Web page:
On starless, windless nights like this
I imagine
I can hear the wedding dresses
Weeping in their closets,
Luminescent with hopeless longing,
Like hollow angels.
They know they will never be worn again.
Who wants them now,
After their one heroic day in the limelight?
Yet they glow with desire
In the darkness of closets.
A few lucky wedding dresses
Get worn by daughters—just once more,
Then back to the closet.
Most turn yellow over time,
Yellow from praying
For the moths to come
And carry them into the sky.
Where is your mother’s wedding dress,
What closet?
Where is your grandmother’s wedding dress?
What, gone?
Eventually they all disappear,
Who knows where.
Imagine a dump with a wedding dress on it.
I saw one wedding dress, hopeful at Goodwill.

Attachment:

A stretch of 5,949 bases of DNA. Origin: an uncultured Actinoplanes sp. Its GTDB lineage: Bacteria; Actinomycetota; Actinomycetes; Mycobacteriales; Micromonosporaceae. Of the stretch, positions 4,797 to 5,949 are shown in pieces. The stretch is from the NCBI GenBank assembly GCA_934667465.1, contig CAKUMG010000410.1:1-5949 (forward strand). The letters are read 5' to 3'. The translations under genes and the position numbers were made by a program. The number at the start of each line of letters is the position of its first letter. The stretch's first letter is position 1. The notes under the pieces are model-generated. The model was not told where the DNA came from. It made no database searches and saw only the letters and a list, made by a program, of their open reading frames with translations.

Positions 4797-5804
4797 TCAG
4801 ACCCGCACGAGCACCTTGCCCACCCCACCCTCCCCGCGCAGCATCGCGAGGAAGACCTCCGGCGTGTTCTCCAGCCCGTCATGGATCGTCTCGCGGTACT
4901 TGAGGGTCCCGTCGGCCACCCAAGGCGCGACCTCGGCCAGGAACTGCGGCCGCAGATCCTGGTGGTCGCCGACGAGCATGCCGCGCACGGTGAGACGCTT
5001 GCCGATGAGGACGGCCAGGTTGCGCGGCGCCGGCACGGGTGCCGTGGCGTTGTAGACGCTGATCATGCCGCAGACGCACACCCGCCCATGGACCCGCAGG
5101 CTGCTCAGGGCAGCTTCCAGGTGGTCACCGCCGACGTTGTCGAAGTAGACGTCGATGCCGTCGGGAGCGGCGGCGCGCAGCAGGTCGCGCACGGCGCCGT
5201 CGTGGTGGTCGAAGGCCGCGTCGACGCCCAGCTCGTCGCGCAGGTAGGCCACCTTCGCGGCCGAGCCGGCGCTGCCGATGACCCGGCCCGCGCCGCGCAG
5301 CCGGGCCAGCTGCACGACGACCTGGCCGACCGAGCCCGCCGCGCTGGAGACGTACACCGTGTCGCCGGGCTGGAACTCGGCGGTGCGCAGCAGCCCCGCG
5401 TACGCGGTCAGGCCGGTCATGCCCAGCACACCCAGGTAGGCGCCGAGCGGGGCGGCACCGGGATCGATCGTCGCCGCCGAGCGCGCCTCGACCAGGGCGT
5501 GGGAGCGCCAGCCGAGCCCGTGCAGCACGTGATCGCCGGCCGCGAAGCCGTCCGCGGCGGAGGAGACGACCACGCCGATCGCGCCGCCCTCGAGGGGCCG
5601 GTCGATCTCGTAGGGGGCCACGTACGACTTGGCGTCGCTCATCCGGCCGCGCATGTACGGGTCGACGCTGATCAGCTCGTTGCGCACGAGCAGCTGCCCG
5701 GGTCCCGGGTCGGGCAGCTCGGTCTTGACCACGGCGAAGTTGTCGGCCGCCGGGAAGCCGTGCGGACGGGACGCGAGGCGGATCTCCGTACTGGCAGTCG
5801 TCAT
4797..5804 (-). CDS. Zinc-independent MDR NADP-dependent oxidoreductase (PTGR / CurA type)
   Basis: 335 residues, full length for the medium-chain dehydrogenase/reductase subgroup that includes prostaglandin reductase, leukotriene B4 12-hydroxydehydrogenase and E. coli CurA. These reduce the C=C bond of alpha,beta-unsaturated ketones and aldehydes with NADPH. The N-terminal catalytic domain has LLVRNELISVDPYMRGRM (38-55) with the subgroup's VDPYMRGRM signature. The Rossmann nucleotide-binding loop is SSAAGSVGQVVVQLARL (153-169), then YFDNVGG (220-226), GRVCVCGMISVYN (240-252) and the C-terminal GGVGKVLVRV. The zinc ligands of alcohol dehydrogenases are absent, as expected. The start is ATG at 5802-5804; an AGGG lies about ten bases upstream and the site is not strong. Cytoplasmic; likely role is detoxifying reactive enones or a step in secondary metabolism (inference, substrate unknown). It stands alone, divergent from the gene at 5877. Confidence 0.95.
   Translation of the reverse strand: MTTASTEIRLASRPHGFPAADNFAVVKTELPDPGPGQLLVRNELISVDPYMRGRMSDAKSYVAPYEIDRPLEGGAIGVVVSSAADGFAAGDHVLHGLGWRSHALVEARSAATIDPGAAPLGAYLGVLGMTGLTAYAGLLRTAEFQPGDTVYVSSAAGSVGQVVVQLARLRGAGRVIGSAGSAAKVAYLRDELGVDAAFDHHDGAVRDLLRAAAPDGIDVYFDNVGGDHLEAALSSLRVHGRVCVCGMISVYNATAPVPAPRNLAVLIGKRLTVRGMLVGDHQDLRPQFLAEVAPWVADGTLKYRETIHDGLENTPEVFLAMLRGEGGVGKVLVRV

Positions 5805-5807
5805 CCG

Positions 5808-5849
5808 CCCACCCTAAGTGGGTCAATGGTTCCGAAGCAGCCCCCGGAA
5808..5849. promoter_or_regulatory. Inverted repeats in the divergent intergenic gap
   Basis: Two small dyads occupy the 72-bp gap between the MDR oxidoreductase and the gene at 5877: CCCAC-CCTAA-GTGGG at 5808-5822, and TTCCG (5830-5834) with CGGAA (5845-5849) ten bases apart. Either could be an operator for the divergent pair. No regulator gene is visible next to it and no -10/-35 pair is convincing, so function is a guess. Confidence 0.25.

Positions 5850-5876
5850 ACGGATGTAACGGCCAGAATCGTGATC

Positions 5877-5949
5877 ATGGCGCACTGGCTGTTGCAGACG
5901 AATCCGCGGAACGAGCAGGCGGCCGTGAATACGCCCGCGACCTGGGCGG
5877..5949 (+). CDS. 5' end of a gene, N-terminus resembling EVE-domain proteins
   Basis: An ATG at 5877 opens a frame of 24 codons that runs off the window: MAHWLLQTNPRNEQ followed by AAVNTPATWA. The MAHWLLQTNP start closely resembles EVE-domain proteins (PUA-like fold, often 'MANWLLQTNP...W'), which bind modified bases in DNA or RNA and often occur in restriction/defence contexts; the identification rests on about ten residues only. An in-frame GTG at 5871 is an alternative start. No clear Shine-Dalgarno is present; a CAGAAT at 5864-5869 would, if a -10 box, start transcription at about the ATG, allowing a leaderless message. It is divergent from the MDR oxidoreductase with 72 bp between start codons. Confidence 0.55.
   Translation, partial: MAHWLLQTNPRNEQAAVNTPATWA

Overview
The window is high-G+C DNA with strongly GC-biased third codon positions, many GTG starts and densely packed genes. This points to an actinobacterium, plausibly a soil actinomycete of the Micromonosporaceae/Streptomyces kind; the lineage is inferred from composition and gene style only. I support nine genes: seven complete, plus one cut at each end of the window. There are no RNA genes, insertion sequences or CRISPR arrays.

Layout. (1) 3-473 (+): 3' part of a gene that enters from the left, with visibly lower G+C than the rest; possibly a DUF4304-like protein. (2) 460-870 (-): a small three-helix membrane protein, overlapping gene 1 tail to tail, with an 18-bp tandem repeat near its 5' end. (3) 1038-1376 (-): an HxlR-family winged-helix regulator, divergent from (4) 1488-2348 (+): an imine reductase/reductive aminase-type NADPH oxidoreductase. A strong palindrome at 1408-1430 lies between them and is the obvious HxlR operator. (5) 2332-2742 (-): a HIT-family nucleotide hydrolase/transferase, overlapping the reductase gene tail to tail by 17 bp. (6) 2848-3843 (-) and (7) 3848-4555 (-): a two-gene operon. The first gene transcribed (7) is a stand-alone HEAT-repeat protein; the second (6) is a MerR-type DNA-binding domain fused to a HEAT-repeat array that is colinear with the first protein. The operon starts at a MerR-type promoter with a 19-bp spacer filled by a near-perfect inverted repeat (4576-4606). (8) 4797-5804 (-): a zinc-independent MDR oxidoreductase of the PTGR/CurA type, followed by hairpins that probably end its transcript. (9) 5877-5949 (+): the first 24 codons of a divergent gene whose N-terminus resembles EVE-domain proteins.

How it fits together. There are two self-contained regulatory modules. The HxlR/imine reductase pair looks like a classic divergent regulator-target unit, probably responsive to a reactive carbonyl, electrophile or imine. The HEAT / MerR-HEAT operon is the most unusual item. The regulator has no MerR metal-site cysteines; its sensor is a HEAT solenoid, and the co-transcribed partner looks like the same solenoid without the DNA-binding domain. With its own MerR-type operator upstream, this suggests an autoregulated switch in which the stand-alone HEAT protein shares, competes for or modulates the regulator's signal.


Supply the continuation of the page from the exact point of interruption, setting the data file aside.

But what sad story brought it there,
And what sad story will take it away?
Somewhere a closet is waiting for it.
The luckiest wedding dresses
Are those of wives
Betrayed by their husbands
A week after the wedding.
They are flung outside the double-wide,
Or the condo in Telluride,
And doused with gasoline.
They ride the candolescent flames,
Just smoke now,
Into a sky fall of congratulations.
James Galvin, “On the Sadness of Wedding Dresses” from Everything We Always Knew Was True. Copyright © 2016 by James Galvin.  Reprinted by permission of Copper Canyon Press, http://bit.ly/2iMe3eQ.

Source: Everything We Always Knew Was True(Copper Canyon Press, 2016)

James Galvin

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